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Tsvetana Paraskova

Tsvetana Paraskova

Tsvetana is a writer for Oilprice.com with over a decade of experience writing for news outlets such as iNVEZZ and SeeNews. 

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What Explains China’s Thirst For Saudi Oil

China stepped up purchases of Saudi oil in the first four months of this year as a private refiner is raising crude intake from the Kingdom that has secured term deals to grab more market share in the world’s top oil importing market.

Hengli Petrochemical, a privately held refiner, has stepped up purchases of Saudi crude oil for April and May and is close to ramping up its new 400,000-bpd refinery to full capacity later this month, Reuters reported on Monday, citing ship-tracking data and officials at Hengli Petrochemical.

The new Chinese refinery, which started trial runs at the end of last year, is set to import between 194,000 bpd and 258,000 bpd of Saudi Arabian crude oil this month, after having bought 258,000 bpd in April, according to one of Reuters’ sources.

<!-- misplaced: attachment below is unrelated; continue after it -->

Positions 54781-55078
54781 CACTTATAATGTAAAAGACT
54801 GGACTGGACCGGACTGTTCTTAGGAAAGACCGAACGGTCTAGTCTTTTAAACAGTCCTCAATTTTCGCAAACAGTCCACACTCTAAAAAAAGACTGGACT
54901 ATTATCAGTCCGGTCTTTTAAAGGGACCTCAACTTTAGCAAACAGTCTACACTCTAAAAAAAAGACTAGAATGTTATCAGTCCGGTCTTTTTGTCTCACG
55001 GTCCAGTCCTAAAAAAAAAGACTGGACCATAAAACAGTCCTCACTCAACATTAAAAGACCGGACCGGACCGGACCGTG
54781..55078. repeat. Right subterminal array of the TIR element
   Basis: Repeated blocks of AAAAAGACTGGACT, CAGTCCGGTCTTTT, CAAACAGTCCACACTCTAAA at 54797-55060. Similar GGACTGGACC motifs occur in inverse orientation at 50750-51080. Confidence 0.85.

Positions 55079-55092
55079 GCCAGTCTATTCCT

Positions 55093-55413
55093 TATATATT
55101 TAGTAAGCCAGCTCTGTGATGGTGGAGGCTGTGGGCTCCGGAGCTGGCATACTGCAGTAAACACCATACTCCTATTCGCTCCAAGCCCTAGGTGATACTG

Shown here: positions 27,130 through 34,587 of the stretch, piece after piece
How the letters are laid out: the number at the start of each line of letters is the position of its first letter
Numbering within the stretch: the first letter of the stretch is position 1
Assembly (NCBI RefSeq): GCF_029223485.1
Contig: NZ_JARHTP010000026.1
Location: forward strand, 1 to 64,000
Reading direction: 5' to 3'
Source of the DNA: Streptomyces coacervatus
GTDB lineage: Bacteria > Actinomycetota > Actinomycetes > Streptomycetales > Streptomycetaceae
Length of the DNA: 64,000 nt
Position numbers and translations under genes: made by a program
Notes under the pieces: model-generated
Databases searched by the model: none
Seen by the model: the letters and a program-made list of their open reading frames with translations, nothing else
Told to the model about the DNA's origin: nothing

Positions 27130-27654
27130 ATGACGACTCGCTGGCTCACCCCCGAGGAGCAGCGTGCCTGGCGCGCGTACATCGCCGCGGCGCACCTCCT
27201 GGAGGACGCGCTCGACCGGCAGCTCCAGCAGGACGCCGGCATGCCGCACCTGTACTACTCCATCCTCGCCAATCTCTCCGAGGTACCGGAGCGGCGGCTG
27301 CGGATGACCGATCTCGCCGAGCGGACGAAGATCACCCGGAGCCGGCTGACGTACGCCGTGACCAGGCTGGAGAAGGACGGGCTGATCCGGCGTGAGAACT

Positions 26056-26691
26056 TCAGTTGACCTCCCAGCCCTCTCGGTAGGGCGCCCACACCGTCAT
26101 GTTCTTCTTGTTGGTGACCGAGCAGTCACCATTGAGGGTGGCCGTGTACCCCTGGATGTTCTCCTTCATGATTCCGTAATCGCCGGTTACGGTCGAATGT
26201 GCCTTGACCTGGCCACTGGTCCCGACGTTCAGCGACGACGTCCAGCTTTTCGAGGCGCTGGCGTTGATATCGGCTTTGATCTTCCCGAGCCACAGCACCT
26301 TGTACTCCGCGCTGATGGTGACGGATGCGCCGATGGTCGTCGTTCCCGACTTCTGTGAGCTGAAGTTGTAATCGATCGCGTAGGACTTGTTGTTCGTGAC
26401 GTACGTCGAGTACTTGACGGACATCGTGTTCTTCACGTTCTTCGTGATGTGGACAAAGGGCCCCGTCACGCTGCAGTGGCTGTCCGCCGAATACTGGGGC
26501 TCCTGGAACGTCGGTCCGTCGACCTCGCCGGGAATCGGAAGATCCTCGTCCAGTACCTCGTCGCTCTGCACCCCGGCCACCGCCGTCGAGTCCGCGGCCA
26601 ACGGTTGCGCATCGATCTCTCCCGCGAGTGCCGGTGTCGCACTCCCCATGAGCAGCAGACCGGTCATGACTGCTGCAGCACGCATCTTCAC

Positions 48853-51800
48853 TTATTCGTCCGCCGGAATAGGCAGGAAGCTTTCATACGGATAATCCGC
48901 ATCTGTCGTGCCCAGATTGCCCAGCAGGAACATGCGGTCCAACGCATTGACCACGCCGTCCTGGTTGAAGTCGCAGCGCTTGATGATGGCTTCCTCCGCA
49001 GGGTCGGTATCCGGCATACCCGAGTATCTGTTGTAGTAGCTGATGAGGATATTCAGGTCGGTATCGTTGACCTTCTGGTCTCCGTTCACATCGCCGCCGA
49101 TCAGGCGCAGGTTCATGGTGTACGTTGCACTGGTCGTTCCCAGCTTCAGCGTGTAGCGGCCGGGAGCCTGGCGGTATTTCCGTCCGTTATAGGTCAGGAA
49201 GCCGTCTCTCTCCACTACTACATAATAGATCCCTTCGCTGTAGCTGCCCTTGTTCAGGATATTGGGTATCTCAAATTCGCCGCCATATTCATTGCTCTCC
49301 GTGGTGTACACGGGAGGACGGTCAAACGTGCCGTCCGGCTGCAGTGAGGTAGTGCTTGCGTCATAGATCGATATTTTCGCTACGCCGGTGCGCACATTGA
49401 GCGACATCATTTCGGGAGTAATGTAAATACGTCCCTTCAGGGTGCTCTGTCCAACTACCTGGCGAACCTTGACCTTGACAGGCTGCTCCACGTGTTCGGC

Several Hengli Petrochemical executives and sources told Reuters that the refinery is expected to reach full capacity later in May.

At the end of 2018, Hengli Petrochemical and Saudi Arabia’s oil giant Aramco signed a supply agreement under which the Chinese refiner would be buying 130,000 bpd of Aramco’s oil in 2019.

Also thanks to the supply agreements with Hengli and with another new refinery, Rongsheng Petrochemical, Saudi Arabia boosted its supply to the Chinese market in the first four months of this year. Related: Pipeline Bottlenecks Cost Canadian Producers $20 Billion

According to Refinitiv trade flow data, Saudi Arabia’s exports to China jumped to average 1.37 million bpd between January and April, from just above 1 million bpd in the first four months of 2018. 

The higher sales volumes on the Chinese market helped Saudi Arabia to oust Russia from the top spot of China’s oil suppliers for a second month in a row in March, according to Reuters data.

Earlier this year, Saudi Aramco—which is increasingly looking to lock in future oil demand in Asia’s downstream markets—signed an agreement to buy 9 percent in Zhejiang Petrochemical’s 800,000-bpd integrated refinery and petrochemical complex.

“Saudi Aramco’s involvement in the project will come with a long-term crude supply agreement and the ability to utilize Zhejiang Petrochemical’s large crude oil storage facility to serve its customers in the Asian region,” Aramco said in February 2019.

By Tsvetana Paraskova for Oilprice.com

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